Just like no two snowflakes are alike, each person is unique. And just like each person has their own likes and dislikes, we each also have our own threshold for what we deem as the appropriate number and level of personal questions. On the same note, each person has a different level of interest in other people’s business or personal affairs.
For some, questions like “where do you live” and “where do you work” are perfectly acceptable, while others may shy away from answering any personal questions, especially the not-so-polite questions like, “how much money do you make” and “what’s your mortgage.” While it’s up to you to determine what questions you are comfortable answering, we have a few tips to help you navigate difficult conversations (and personalities) in your family, friend circle or at work.
Tips to Avoid Answering Personal Questions
- Take a deep breath. Did you do it? Deep breathing is beneficial, even outside of challenging conversations, as it helps switch from the fight-or-flight part of your brain to the rest-and-relax side. If someone asks you a question you aren’t comfortable answering, take a deep breath or two before deciding how you want to respond. The key to this one is making sure it’s not an aggravated huff or sigh of exasperation (though likely warranted, it won’t help in navigating the situation).
- Let them know how you feel. Alright, now that you’ve taken a deep breath and are a little calmer (less irritated or anxious), voice your concerns or stance on answering personal questions. You can simply say, “I’m not comfortable talking about that,” or “I don’t discuss that at work,” and change the subject (remember you do not owe them an explanation).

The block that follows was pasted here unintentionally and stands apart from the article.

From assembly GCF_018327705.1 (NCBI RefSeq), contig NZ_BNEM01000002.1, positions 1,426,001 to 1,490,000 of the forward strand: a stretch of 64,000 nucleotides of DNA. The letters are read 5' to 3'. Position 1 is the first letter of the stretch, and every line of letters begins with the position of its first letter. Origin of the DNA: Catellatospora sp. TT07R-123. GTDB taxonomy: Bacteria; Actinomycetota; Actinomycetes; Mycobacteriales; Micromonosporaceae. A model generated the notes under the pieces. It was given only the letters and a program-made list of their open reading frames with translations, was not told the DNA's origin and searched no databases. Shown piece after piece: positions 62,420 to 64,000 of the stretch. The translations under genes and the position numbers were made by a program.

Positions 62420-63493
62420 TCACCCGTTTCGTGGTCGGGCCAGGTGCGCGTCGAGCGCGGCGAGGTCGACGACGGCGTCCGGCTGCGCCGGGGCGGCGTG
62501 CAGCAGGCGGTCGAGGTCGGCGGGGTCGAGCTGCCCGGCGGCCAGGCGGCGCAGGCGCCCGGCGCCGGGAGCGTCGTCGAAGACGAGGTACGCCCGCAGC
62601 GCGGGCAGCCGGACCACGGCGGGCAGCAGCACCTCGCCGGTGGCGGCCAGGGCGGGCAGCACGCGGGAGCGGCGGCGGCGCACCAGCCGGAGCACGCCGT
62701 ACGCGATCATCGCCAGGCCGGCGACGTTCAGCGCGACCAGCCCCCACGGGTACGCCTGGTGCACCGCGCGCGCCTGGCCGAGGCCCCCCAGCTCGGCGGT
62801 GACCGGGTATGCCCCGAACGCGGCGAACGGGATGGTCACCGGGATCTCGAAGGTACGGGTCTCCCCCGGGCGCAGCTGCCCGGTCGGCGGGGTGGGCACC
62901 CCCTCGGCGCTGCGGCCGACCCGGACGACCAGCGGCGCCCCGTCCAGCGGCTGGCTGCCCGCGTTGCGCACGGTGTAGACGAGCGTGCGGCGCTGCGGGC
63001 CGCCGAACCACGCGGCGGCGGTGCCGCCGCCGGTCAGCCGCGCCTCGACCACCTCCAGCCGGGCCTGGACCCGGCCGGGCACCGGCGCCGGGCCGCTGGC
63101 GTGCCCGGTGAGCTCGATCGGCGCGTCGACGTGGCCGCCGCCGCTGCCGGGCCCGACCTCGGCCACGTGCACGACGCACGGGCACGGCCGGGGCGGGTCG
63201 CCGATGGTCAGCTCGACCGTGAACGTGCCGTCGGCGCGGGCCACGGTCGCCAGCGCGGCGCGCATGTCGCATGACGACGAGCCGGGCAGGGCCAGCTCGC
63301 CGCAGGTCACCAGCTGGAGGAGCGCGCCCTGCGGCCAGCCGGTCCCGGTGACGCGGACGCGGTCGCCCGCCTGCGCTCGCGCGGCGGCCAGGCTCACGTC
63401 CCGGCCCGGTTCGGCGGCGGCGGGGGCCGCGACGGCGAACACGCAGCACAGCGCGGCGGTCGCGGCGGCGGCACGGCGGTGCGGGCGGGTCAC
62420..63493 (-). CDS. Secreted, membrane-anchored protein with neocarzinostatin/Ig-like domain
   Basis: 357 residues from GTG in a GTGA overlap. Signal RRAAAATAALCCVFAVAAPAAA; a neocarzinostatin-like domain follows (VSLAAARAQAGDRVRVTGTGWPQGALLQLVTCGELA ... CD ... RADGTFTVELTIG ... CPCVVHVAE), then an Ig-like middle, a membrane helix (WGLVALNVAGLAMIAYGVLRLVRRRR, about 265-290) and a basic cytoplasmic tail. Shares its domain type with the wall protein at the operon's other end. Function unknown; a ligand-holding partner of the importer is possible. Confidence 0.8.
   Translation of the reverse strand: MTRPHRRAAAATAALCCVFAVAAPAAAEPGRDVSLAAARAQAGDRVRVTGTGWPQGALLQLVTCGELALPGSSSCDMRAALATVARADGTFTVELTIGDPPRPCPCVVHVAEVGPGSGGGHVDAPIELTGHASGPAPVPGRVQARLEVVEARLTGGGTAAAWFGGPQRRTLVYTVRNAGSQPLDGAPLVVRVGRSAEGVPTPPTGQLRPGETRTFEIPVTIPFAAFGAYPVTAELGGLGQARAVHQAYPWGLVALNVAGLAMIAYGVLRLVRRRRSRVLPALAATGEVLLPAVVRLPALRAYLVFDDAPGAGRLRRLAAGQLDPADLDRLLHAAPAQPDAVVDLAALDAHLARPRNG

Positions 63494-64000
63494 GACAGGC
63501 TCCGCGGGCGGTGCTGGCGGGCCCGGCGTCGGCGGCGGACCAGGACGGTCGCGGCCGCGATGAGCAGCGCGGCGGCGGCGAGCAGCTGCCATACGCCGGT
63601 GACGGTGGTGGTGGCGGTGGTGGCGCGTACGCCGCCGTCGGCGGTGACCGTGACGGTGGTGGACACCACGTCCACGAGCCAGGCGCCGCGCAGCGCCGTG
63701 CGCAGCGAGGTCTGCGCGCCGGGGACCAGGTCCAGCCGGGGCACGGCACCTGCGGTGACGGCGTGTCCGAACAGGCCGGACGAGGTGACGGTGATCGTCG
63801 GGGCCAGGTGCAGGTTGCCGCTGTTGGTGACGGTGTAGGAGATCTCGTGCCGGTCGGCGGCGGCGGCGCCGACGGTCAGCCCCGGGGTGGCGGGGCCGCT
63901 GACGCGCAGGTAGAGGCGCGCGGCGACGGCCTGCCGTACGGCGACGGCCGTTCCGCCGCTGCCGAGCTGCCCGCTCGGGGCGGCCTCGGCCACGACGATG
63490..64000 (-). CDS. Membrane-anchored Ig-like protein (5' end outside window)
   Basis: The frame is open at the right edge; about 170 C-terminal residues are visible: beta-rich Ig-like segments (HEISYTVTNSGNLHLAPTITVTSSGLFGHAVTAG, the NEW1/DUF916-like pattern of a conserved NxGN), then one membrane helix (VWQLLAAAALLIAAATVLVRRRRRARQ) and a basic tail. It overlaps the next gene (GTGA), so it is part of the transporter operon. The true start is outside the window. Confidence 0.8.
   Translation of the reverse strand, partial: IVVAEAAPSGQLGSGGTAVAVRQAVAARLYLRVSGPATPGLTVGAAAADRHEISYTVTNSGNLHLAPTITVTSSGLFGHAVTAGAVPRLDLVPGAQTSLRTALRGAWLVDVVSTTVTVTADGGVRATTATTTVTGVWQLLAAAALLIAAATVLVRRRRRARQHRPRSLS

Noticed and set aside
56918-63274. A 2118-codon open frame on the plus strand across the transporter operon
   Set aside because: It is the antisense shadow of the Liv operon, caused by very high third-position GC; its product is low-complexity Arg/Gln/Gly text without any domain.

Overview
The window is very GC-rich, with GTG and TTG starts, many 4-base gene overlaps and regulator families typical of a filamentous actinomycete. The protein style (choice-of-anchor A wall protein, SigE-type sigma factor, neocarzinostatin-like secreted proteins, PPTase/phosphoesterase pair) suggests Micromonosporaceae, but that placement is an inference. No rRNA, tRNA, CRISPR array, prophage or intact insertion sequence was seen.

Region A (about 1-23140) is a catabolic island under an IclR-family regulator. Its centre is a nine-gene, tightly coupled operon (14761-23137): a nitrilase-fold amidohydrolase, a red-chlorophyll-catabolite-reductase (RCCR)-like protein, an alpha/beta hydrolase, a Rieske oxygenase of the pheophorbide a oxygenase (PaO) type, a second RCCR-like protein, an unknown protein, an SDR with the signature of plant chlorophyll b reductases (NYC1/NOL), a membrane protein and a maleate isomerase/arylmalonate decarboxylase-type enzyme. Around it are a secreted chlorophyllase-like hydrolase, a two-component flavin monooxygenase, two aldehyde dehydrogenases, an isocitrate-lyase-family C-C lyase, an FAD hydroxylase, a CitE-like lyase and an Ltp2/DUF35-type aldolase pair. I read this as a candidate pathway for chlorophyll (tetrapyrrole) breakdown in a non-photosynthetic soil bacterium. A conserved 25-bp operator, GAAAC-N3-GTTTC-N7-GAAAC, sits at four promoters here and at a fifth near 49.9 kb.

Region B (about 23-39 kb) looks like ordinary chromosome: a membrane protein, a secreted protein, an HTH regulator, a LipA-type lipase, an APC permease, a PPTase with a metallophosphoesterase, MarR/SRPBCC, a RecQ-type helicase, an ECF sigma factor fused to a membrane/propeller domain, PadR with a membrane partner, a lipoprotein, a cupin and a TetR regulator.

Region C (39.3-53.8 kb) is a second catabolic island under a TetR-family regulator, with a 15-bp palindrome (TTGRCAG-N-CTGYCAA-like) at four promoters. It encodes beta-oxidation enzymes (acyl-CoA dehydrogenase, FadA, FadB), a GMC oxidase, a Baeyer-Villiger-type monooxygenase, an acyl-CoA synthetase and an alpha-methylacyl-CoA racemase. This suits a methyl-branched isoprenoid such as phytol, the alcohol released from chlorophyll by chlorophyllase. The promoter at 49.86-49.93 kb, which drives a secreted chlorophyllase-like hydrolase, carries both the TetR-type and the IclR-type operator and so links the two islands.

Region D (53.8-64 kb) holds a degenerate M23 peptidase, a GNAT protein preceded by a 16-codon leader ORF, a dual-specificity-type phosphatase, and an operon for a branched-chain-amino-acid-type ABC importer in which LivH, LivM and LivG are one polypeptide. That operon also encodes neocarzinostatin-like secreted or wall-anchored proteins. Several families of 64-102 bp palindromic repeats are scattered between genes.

- Get a few details from them first. Since they’ve opened up the line of questioning, go ahead and respectfully turn the table on them. You can ask them why they want to know, or how they heard about what they are asking. For some, they are using information they gather to compare or gossip, but in other cases, they may be asking because they genuinely care about you. For example, if someone heard a rumor about you and is coming to you to let you know about it and clear the air, thank them for being transparent with you.
- Be assertive. Whether they don’t pick up on social cues or they are really THAT nosy, sometimes you need to move from gently letting them know you don’t want to talk about a certain topic to very firmly telling them how you feel. You can do this by repeating what you told them about not wanting to talk about it, or by being very straightforward and saying something along the lines of, “I do not want to talk about this” and “we need to change the subject and talk about something else.”
- Laugh it off. While being asked personal questions isn’t enjoyable, you can have a little fun with the people who are asking for too many details. Respond to questions about your age with a quip like, “I don’t remember,” “not old enough to retire yet” or “old enough to work here.” Or answer questions about how much money you make or spent on something with responses like, “enough” or “Don’t worry—I put it on your credit card. I’m kidding, but for real, I did a lot of research and shopping around, and found something that’s within my budget.”
- Physically move. No, not to another state or country (though that may be pretty tempting), but to another space within the meeting or family gathering to talk to someone else. When all else fails, make a break for the bathroom, leave or just hang up in a virtual event.
While there is no simple guide for what to say in each situation (and no magic eraser for uncomfortable questions), being respectful and letting your friends and family know where you stand in regard to their line of questioning is important for establishing and maintaining healthy relationships and boundaries.